Implementing a New Audit Function

BY BRUCE CAPLAIN

As a follow-up to the article, “ Internal Audit’s New Role ,” ( JofA, Sep.04, page 65), which I thought was great, I would like to comment on the other side of the coin—implementing a new audit function.

As the article pointed out, it’s a whole new world out there for internal auditors and companies, but both need to be on the same page in order for the function to work.

For starters, when building a new audit function one must consider the following points:

Management must fully understand internal audit’s role. They must know that internal audit does not monitor controls, make decisions for business units, provide resources to other areas or act as substitutes for the external auditors.

Education is the key to success. If you ask 10 people to define internal audit, five won’t be able to give you an answer, and the other five will offer eight opinions. Therefore, when starting an internal audit function, particularly in this new environment, one must educate all levels including senior management and line management. Forget continuous auditing—one needs continuous education!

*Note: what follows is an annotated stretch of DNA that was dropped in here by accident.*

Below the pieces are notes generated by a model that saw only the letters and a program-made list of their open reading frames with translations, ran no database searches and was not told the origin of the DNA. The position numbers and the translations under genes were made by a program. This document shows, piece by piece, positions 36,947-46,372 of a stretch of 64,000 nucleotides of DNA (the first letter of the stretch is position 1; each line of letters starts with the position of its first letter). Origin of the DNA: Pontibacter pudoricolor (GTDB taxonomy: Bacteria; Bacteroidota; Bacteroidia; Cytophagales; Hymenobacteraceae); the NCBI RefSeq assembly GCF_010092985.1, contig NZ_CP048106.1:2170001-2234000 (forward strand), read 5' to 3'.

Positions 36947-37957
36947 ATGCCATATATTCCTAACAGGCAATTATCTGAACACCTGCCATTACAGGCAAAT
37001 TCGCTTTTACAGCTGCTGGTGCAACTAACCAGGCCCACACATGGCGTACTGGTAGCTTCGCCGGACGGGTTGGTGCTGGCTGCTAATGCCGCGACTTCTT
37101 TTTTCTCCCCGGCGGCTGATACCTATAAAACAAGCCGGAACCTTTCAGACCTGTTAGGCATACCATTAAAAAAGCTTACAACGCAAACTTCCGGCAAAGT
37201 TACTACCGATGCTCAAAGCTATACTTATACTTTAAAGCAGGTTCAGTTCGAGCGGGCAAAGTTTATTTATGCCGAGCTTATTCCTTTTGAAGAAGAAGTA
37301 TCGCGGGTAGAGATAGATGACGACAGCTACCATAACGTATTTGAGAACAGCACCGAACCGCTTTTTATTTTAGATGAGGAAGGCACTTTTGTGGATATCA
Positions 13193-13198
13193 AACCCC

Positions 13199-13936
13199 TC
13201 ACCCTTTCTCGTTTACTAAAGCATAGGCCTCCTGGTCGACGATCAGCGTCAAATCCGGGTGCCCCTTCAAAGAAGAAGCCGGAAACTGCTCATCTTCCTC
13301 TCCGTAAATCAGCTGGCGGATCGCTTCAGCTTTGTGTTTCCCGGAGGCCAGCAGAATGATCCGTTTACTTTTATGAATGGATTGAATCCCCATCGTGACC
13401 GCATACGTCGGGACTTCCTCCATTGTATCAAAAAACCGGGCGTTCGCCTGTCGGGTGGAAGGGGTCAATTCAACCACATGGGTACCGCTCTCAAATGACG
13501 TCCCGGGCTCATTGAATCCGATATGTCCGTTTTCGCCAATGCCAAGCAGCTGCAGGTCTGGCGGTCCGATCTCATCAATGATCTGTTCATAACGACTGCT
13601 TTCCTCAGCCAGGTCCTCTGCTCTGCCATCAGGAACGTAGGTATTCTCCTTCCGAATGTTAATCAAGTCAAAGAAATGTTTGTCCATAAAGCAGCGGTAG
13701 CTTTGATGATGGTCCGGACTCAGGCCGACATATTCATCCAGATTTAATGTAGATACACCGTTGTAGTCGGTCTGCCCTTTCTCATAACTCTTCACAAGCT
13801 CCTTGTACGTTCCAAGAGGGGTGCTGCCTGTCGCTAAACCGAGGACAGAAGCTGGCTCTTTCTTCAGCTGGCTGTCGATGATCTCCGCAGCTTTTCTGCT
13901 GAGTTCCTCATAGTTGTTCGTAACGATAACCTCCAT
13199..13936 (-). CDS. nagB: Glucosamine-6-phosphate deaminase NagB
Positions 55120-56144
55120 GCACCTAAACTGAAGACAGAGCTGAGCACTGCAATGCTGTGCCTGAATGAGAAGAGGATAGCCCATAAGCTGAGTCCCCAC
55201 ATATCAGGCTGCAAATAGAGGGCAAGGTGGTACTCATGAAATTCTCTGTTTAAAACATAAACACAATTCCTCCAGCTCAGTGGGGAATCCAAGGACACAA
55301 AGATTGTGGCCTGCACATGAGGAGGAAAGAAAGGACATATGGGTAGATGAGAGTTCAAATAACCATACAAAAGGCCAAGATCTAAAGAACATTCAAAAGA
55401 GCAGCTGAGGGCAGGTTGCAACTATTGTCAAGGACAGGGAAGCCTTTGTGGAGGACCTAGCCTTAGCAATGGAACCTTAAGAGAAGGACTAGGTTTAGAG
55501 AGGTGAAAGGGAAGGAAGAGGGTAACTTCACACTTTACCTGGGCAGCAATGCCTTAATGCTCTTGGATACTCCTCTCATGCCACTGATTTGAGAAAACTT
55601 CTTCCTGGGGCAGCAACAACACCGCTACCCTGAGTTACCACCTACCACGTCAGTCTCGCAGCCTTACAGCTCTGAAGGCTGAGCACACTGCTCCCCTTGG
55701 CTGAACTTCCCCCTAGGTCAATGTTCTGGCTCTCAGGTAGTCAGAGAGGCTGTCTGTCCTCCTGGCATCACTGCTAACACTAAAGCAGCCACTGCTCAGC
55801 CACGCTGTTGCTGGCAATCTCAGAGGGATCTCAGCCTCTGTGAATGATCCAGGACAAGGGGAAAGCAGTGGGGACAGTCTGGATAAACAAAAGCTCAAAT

The article emphasized the need to hire the right chief audit executive—clearly important, but the CAE is then charged with finding the right staff. With Sarbanes-Oxley creating unprecedented demand for quality auditors, patience and persistence are imperative in this search. Settling for mediocrity is a recipe for disaster down the road. Our audit committee chair uses the acronym SWAN—smart, works hard, and nice—to represent the key elements for hiring quality staff. But as a new function, it also needs self-starters and ambassadors.

Experience also is a requirement. One cannot hire straight out of college anymore as the stakes are too high, and a new department cannot afford to spend the time training.

A new function must show progress quickly. However, this is often difficult as an audit can take several months to complete if thoroughly performed, not to mention the difficulties of getting staffed quickly. Some quick hits early can be as easy as communicating your mission statement, scope of work and type of services you’ll provide (audits, system development reviews and consulting). You should be developing and scoping your audit universe and initial audit plan, while at the same time getting staff on board and working on some audits.

These are just a few of my initial thoughts on some of what needs to be done immediately when starting an audit function.

Bruce Caplain, CPA
North Easton, Massachusetts

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